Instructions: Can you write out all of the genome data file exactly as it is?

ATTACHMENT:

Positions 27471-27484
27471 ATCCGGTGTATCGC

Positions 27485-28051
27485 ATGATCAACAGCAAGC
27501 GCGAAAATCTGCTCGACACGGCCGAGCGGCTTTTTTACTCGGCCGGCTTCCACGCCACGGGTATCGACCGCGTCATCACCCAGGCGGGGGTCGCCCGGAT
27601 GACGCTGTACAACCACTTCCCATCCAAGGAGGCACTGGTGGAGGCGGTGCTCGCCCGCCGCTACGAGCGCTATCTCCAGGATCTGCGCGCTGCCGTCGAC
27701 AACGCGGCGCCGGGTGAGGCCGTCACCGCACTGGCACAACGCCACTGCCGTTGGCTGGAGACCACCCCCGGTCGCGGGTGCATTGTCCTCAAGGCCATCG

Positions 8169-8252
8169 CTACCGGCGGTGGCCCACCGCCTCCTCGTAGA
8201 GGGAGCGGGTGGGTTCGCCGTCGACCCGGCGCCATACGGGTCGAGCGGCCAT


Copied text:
Positions 27471-27484
27471 ATCCGGTGTATCGC

Positions 27485-28051
27485 ATGATCAACAGCAAGC
27501 GCGAAAATCTGCTCGACACGGCCGAGCGGCTTTTTTACTCGGCCGGCTTCCACGCCACGGGTATCGACCGCGTCATCACCCAGGCGGGGGTCGCCCGGAT
27601 GACGCTGTACAACCACTTCCCATCCAAGGAGGCACTGGTGGAGGCGGTGCTCGCCCGCCGCTACGAGCGCTATCTCCAGGATCTGCGCGCTGCCGTCGAC
27701 AACGCGGCGCCGGGTGAGGCCGTCACCGCACTGGCACAACGCCACTGCCGTTGGCTGGAGACCACCCCCGGTCGCGGGTGCATTGTCCTCAAGGCCATCG

Positions 8169-8252
8169 CTACCGGCGGTGGCCCACCGCCTCCTCGTAGA
8201 GGGAGCGGGTGGGTTCGCCGTCGACCCGGCGCCATACGGGTCGAGCGGCCAT